- The Washington Times - Thursday, September 3, 2009

A government watchdog has concluded that the Securities and Exchange Commission repeatedly bungled investigations of the disgraced former financier Bernard Madoff for 16 years, but said it found no evidence of improper ties between agency officials and the convicted felon.

A report released Wednesday by the Securities and Exchange Commission Inspector General’s Office said that the SEC, while investigating allegations of fraud in Madoff’s business practices, caught him in several lies and misrepresentations but failed to follow up on these “inconsistencies.”

The inspector general’s office also said the SEC rejected whistleblowers’ offers to provide additional evidence.

“Despite numerous credible and detailed complaints, the SEC never properly examined or investigated Madoff’s trading and never took the necessary, but basic, steps to determine if Madoff was operating a Ponzi scheme,” said the report, which was dated Monday and signed by SEC Inspector General H. David Kotz.

“Had these efforts been made with appropriate follow-up at any time beginning in June of 1992 until December 2008, the SEC could have uncovered the Ponzi scheme well before Madoff confessed,” the report said.

Madoff pleaded guilty in March of operating a Ponzi scheme that has been called the largest investor fraud ever committed by a single person. Federal prosecutors estimated Madoff’s clients lost nearly $65 billion. He was sentenced to 150 years in federal prison.

Victims of the scheme include charities, universities, investment funds, Hollywood celebrities, municipalities and individual investors. Many elderly investors have seen their life savings wiped out.

The inspector general’s office said that SEC investigators failed to properly follow up on document requests that were submitted incompletely by Madoff or his staff, and that contradictory statements by Madoff should have led investigators to discover the Ponzi scheme.

In one particularly embarrassing instance, two SEC divisions conducted separate investigations of Madoff without either office being aware of the other’s efforts. The investigating teams eventually learned of each other’s cases after Madoff himself told one of the teams that he had already given the information they sought to the other team, the report stated.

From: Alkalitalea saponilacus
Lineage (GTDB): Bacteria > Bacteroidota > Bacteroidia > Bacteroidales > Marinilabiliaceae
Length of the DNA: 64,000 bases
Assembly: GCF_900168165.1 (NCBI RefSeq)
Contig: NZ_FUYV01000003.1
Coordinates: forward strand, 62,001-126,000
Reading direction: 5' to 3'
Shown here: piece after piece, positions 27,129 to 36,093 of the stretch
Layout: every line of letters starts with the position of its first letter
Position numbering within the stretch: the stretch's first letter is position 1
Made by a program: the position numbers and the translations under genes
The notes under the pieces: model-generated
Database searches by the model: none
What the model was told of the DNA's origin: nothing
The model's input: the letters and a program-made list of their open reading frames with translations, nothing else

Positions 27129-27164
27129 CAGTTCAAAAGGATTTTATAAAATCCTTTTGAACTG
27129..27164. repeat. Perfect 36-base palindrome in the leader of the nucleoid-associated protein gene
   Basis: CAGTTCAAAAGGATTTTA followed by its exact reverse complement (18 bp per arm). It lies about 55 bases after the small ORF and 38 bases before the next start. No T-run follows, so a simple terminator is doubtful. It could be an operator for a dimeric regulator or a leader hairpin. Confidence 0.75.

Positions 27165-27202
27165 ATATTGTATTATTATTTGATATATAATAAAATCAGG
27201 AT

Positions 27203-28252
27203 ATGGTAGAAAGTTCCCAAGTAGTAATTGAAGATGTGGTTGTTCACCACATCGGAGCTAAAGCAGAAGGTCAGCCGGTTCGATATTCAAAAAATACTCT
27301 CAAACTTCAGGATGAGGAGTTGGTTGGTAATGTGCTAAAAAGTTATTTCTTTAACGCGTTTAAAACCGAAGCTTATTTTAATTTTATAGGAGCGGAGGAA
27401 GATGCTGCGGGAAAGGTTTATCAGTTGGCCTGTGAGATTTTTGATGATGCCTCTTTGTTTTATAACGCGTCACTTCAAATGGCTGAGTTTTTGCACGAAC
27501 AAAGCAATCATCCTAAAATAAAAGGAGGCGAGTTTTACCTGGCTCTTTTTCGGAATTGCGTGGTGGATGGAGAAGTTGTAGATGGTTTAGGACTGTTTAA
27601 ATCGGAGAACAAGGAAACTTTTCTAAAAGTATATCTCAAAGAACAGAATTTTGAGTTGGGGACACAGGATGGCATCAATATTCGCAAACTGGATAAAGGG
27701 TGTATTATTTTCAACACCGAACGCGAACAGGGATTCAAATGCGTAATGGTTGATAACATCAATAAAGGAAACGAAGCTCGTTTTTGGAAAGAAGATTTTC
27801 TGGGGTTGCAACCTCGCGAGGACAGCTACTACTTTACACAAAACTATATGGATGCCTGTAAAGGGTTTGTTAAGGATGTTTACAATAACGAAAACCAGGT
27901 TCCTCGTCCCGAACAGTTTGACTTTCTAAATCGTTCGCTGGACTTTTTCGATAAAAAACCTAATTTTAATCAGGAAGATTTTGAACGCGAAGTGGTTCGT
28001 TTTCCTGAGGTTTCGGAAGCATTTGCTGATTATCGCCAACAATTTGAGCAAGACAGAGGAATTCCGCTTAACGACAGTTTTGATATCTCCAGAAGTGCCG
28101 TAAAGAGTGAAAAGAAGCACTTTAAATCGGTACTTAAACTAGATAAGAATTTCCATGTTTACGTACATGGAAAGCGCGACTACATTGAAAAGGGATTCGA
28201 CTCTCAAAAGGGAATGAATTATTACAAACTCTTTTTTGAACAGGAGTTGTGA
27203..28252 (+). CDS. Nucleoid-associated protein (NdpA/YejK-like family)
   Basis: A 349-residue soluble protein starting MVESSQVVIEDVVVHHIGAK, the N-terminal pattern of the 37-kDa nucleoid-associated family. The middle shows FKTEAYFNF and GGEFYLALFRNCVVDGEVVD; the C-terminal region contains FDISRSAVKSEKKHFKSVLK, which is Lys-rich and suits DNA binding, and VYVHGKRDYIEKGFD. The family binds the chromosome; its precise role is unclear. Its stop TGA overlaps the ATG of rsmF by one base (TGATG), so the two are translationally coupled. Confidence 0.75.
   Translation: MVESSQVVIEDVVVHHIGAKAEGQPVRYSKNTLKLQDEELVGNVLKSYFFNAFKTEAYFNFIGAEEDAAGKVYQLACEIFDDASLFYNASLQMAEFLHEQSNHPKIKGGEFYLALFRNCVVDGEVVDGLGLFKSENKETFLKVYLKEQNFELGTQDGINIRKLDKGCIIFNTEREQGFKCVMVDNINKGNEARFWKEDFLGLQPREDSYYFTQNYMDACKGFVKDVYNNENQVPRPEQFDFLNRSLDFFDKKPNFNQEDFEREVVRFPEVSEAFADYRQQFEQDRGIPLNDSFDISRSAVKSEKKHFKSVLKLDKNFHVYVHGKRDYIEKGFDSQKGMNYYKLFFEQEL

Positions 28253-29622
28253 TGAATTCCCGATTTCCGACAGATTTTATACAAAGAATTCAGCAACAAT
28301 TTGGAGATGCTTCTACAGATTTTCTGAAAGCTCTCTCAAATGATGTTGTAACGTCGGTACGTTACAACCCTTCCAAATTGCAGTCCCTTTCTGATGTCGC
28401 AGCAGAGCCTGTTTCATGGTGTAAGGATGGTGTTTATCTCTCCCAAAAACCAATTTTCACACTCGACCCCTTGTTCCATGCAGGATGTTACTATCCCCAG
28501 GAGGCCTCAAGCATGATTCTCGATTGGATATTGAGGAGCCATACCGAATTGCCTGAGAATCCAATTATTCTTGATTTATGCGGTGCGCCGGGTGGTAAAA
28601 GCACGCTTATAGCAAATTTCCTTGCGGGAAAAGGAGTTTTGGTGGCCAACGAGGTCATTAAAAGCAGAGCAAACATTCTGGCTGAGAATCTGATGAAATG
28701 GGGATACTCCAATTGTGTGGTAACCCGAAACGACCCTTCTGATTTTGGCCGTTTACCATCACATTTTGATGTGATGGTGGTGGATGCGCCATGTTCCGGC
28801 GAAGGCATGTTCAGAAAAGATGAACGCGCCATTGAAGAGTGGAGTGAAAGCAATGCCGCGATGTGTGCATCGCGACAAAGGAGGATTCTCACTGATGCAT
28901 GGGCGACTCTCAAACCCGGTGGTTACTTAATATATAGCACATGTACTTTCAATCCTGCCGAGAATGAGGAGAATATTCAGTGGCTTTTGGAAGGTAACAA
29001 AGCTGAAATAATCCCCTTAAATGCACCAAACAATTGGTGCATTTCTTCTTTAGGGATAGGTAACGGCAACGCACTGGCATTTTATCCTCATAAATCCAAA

Sen. Charles E. Grassley of Iowa, the top Republican on the Senate Finance Committee, blasted the SEC Wednesday, saying that the “utter failure” to follow up aggressively on specific information about Madoff’s fraud is “further evidence of a culture of deference toward the Wall Street elite at the SEC.”

The inspector general’s office also found that between 1992 and December 2008, when Madoff confessed, the SEC received six substantive complaints that raised significant concerns about his hedge fund operations that should have led to questions about whether he was actually engaged in trading.

Boston financial analyst Harry Markopolos, who tried repeatedly over several years to blow the whistle on Madoff, told a congressional panel in February that it took him four hours to figure out that Madoff’s financial empire was built on fraud, but that he could not get the SEC to investigate his suspicion despite nearly a decade of trying.

Mr. Kotz’s 450-page report doesn’t make recommendations for actions the agency should take.

But SEC Chairman Mary Schapiro, appointed by President Obama, has brought changes since taking the helm in January. Enforcement efforts have been strengthened and the agency has started a number of initiatives meant to protect investors in the wake of the financial crisis, agency officials say.

Three of the five high-ranking SEC officials who had been severely criticized over the Madoff affair — including the enforcement director and the head of the inspections office — have left the agency.

The report brought calls from Capitol Hill for market regulatory reforms.

“It further reminds us how essential it is that we improve both financial regulation and the competence of the regulator,” said Senate Banking, Housing, and Urban Affairs Committee Chairman Christopher J. Dodd, Connecticut Democrat. “We will use this report to learn what went wrong and figure out how best to get things right.”

Mr. Dodd said his committee will hold a hearing on the report Sept. 10.

Rep. Spencer Bachus of Alabama, the top Republican on the House Financial Services Committee, cautioned that “smarter regulation and more aggressive enforcement” of current laws — not additional regulation — is needed.

“The report confirms what I have been saying since the very first congressional hearing on this matter: that the Madoff case - which was essentially handed to the SEC on a silver platter - demonstrates not a lack of enforcement and oversight tools, but a failure to use them,” he said.

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